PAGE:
At the same time, the "Völkischer Beobachter" (Folkish Observer) reported on the exhibition in the Munich art association, where Wilhelm Hofelich was involved with 39 landscapes from the forests around Stuttgart and the mountains of Tyrol.
His glazed frost and winter paintings, full of atmosphere, completely and particularly convince. “Affectionately, he followed the brushes/scrubs and trees candied by flashing crystals of glazed frost, without ignoring thereby the colored harmony of the details. His landscapes are seen always large and colored very calmly from large surfaces composed."
At the beginning of World War II, Wilhelm was now 57 years old and lived with his wife in Munich's quarter Schwabing at Pündterplatz 1, and later in Hohenzollernstraße 37. There, his flat and his studio burn completely down after an air attack on July 12th 1944. As a result Wilhelm lost his entire property, including paintings and frameworks in the value of approx. 25.000,00 goldmark. His brother Arnold, who lived in Trostberg in the northern Chiemgau, accepted Wilhelm and Lucie as subtenants. But the accommodation with the brother was soon threatened. This seems clear based on a letter from Wilhelm to the housing office in Trostberg. One wants Arnold, who worked during the Nazi rule not politically and enriched in no way - as Wilhelm writes - to take the company-owned-apartment.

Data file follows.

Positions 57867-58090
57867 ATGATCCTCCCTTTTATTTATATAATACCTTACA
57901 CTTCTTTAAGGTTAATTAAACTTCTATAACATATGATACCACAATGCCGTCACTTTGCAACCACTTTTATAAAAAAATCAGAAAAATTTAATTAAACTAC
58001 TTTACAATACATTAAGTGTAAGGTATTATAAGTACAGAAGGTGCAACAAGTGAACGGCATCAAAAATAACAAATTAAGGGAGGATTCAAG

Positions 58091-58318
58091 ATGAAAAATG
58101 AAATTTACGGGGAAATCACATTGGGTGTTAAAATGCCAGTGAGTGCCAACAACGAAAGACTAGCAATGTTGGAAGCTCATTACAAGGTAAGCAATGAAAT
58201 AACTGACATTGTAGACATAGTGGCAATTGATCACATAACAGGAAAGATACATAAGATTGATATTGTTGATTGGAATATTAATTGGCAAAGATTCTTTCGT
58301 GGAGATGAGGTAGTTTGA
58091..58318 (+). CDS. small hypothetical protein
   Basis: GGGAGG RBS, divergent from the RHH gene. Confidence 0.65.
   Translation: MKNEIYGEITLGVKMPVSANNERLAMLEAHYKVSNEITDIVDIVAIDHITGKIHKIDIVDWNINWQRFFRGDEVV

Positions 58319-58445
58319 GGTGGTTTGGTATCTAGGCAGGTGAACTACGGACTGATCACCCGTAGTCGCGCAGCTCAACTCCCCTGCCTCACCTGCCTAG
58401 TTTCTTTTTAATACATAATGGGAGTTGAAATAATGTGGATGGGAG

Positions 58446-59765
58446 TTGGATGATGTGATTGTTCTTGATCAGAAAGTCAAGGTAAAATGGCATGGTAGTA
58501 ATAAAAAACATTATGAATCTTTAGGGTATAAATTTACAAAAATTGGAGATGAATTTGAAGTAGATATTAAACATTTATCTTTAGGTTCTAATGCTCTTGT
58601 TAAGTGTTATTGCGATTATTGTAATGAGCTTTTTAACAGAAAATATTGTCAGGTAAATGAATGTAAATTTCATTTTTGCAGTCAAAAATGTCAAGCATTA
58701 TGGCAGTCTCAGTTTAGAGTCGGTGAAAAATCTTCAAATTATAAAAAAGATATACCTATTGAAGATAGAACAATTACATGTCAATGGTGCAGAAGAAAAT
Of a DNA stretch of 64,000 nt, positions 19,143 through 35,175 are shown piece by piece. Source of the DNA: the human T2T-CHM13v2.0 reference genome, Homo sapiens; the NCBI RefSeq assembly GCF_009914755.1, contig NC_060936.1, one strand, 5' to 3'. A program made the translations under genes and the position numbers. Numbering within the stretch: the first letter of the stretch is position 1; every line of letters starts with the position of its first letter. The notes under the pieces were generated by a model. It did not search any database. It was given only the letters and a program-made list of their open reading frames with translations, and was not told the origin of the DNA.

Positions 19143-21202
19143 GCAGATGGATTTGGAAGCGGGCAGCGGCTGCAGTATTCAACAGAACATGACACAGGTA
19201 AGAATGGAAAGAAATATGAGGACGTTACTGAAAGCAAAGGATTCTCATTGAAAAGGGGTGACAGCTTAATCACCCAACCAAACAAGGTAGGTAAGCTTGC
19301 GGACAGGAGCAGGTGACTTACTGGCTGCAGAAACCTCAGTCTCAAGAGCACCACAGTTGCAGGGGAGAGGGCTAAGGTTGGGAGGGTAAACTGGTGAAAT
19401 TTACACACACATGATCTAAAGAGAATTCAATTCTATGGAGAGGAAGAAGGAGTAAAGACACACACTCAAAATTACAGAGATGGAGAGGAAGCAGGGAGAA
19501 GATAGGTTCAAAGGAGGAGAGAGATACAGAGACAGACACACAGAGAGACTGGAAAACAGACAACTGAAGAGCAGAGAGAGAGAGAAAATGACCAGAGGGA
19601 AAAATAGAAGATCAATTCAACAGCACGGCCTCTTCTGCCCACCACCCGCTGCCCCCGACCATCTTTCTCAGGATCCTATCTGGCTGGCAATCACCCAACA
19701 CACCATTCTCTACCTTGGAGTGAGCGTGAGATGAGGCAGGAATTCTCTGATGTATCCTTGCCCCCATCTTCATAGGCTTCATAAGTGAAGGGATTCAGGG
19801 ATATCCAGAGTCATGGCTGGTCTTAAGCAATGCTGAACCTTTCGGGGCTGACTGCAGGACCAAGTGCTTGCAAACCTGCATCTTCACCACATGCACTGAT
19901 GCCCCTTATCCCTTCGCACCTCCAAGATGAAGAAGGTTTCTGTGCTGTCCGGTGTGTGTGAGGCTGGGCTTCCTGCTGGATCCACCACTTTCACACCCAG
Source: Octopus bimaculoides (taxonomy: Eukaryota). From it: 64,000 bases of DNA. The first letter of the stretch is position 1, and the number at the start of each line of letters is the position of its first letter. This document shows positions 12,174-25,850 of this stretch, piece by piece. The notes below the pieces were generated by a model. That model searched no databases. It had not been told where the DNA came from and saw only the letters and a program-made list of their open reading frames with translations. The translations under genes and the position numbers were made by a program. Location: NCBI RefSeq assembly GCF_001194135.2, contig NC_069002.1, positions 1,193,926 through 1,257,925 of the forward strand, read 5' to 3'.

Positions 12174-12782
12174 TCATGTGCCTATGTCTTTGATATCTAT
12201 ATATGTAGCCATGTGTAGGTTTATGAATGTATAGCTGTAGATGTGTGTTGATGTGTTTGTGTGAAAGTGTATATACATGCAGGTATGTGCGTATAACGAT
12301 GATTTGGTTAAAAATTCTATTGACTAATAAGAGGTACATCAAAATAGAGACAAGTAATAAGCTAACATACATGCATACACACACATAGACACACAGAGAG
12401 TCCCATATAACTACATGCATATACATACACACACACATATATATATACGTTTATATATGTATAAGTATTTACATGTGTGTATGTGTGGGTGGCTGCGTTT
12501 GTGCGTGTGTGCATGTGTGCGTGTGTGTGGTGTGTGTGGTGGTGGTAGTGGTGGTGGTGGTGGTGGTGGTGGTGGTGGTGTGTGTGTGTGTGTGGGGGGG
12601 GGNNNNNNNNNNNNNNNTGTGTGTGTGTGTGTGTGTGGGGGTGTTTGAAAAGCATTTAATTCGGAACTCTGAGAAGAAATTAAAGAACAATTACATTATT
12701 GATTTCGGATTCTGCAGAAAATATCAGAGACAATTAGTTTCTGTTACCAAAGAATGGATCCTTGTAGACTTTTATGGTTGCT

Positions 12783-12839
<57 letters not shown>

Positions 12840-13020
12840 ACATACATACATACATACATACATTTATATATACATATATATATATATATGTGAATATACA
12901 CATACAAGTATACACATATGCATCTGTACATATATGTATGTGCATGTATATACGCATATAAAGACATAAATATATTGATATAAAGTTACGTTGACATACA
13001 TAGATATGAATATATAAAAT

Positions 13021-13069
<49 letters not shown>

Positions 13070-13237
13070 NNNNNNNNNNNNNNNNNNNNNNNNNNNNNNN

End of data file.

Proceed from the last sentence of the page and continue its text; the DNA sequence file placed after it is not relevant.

Thus, Wilhelm would lose the possibility of working on his paintings during the cold winter months. Given that he had lost all of his property, he didn’t have power (light) and heat. The loss of shelter was obviously much worse than the loss of his paintings.
For Wilhelm and his wife follow unsteady and poor years. Finally, the couple found lodging in Übersee in the Chiemgau, where Wilhelm dedicated himself again to landscape painting. Like his father, who traveled half his life between Munich and Bernried, Wilhelm did it during his last years between Übersee and Stuttgart. There, he issued his landscapes in the art galleries Schaller, Hirlinger and Valentin with good success.
At the beginning of 1950, Wilhelm's suffering from the war became strong again. On April 4th 1950, he died during a stay in Stuttgart.
Half a century later, I would encounter Wilhelm and Ludwig Hofelich through their work and start with my research and investigation into their works and lives.